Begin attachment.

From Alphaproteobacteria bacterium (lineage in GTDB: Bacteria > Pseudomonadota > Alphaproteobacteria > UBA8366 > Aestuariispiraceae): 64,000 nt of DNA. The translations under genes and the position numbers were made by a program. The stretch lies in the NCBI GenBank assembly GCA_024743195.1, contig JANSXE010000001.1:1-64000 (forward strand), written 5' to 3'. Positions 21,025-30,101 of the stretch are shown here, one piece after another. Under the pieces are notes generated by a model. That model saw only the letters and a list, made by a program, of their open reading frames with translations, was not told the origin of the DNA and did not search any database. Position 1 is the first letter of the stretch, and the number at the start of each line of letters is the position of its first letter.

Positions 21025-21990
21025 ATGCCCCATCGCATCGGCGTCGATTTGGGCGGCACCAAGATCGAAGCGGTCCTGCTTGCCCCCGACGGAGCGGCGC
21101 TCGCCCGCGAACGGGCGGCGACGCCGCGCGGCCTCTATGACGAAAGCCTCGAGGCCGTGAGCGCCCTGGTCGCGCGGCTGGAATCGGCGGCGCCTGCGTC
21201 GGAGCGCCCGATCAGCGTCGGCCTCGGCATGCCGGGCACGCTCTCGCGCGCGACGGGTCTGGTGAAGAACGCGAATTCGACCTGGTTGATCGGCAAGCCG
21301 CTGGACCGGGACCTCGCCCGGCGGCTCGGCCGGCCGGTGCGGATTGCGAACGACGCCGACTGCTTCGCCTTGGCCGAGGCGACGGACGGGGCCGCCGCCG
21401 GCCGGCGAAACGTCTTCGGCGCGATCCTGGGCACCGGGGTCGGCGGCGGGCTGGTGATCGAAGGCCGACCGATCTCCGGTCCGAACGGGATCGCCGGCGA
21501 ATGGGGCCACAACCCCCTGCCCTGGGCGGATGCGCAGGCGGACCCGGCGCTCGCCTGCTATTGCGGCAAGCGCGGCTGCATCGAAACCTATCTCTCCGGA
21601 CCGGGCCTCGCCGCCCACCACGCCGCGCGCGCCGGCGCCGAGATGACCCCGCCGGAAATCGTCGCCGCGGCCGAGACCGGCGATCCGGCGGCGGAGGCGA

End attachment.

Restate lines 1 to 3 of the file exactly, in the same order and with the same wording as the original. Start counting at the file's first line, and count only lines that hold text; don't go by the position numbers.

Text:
From Alphaproteobacteria bacterium (lineage in GTDB: Bacteria > Pseudomonadota > Alphaproteobacteria > UBA8366 > Aestuariispiraceae): 64,000 nt of DNA. The translations under genes and the position numbers were made by a program. The stretch lies in the NCBI GenBank assembly GCA_024743195.1, contig JANSXE010000001.1:1-64000 (forward strand), written 5' to 3'. Positions 21,025-30,101 of the stretch are shown here, one piece after another. Under the pieces are notes generated by a model. That model saw only the letters and a list, made by a program, of their open reading frames with translations, was not told the origin of the DNA and did not search any database. Position 1 is the first letter of the stretch, and the number at the start of each line of letters is the position of its first letter.

Positions 21025-21990
21025 ATGCCCCATCGCATCGGCGTCGATTTGGGCGGCACCAAGATCGAAGCGGTCCTGCTTGCCCCCGACGGAGCGGCGC